2) My removal of Kennedy's media support in the northeast and my subsequent takeover of New York was aided by an event that Kennedy actually played and that was favorable to Kennedy but for some reason had a component that allowed Nixon to retrieve a card from the discard pile. This card proved critical in Nixon's takeover of New York in the final turns.

3) Nixon lost California AGAIN! I don't get it but I cannot seem to hold this state.

4) Election Day was great. I had both NY and PA cards and Nixon lucked out turning PA on election day via support checks. This is in stark contrast to the previous support checks I did which yielded zilch but probably ended up helping me with the PA support check in the end.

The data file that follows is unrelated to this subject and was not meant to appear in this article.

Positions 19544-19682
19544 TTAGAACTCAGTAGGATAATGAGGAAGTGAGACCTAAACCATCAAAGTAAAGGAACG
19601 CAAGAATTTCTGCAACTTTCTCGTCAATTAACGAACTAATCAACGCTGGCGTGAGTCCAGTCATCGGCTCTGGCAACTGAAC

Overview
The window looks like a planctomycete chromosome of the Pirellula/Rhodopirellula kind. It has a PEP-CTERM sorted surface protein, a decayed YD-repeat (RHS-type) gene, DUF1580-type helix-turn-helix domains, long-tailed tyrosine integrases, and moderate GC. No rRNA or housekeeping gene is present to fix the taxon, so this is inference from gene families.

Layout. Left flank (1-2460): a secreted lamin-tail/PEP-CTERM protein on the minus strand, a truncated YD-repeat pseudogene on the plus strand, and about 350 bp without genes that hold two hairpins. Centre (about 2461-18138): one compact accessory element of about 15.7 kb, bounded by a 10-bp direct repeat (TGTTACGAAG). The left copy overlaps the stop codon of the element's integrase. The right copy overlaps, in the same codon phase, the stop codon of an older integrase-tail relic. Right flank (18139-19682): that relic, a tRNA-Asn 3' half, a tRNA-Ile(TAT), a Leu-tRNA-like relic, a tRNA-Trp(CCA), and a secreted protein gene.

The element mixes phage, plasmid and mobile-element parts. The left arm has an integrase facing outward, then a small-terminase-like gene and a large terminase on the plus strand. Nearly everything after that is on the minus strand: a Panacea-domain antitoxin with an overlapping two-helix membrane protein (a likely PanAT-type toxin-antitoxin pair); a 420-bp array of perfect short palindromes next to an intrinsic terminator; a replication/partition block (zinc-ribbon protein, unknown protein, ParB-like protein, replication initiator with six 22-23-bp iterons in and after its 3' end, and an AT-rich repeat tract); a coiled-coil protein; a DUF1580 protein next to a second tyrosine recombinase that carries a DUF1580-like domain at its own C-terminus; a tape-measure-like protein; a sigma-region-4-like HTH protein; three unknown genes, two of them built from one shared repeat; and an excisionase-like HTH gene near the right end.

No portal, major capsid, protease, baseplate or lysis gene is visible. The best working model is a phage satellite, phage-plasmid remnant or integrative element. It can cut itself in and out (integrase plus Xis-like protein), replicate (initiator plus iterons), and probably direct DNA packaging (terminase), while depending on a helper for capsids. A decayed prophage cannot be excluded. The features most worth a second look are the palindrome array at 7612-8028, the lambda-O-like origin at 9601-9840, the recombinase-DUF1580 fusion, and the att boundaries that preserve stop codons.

5) Nixon pretty much owned issues. Almost to the point that I was worried about just not having enough support in states to do anything reasonable.

6) I thought Nixon would own the debates but ended up utterly failing.
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Richard Maurer
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Illinois
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Great session report on a truly excellent game.